By all accounts, the 2012 Super Bowl held in Indianapolis was a grand success. Host committee representatives say total attendance at the Super Bowl village topped 1 million people.
The event was the culmination of literally decades of effort, a transformation that began long before city leaders ever dreamed of bidding for the Super Bowl. Last week, those leaders said they want to host football’s big game in 2018.
In the 1980s, the city built a domed stadium, and in 1984, it lured the Colts from Baltimore. The city also began billing itself as the nation’s amateur sports capital, and it hosted the Pan Am Games in 1987.
The city that had fewer than 500 hotel rooms downtown in 1970 now has more than 6,500, and about a dozen new hotels have opened in the past decade, including a 1,000-room JW Marriott. The number of downtown restaurants and bars has doubled to 300 in the past 10 years, and there are more than 200 shops.
On any given night, visitors can travel just a few blocks to see the Pacers at Bankers Life Fieldhouse, stage productions at Indiana Repertory Theatre or live music at Old National Centre or White River State Park.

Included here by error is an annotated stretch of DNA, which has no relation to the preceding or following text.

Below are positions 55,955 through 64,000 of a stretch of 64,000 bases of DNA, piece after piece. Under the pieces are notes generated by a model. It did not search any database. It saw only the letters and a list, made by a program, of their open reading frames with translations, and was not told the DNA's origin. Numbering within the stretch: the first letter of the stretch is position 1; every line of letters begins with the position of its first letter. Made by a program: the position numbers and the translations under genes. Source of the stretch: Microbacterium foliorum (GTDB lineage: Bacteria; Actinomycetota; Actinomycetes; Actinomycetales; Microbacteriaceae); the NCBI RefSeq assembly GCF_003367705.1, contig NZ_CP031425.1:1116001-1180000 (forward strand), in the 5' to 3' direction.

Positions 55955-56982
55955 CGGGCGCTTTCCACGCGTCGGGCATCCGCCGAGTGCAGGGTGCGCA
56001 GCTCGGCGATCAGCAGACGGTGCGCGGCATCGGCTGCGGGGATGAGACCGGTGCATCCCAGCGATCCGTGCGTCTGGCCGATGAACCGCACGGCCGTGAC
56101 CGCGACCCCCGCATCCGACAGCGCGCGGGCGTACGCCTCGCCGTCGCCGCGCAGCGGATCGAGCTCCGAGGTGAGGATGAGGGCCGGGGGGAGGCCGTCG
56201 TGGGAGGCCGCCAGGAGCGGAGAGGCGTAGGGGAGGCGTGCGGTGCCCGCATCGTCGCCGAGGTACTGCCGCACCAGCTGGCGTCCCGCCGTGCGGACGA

Tourism officials say visits to downtown attractions have increased 83 percent since 1994.
The Super Bowl seemed a huge reach, but now that Indianapolis has its first behind it, city leaders want to do it all again in five years.
Hosting the Super Bowl was a great experience for Indianapolis, and all of the preparation clearly paid off. Visitor after visitor complimented the event’s organizers on how smoothly things went.
And a power outage didn’t stop play for more than 30 minutes, as it did in New Orleans during this year’s Baltimore-San Francisco contest.
Those responsible for putting the Indianapolis event together deserved those accolades. Indianapolis clearly proved it can play on the big stage. The city’s bid for the 2018 Super Bowl should get favorable consideration.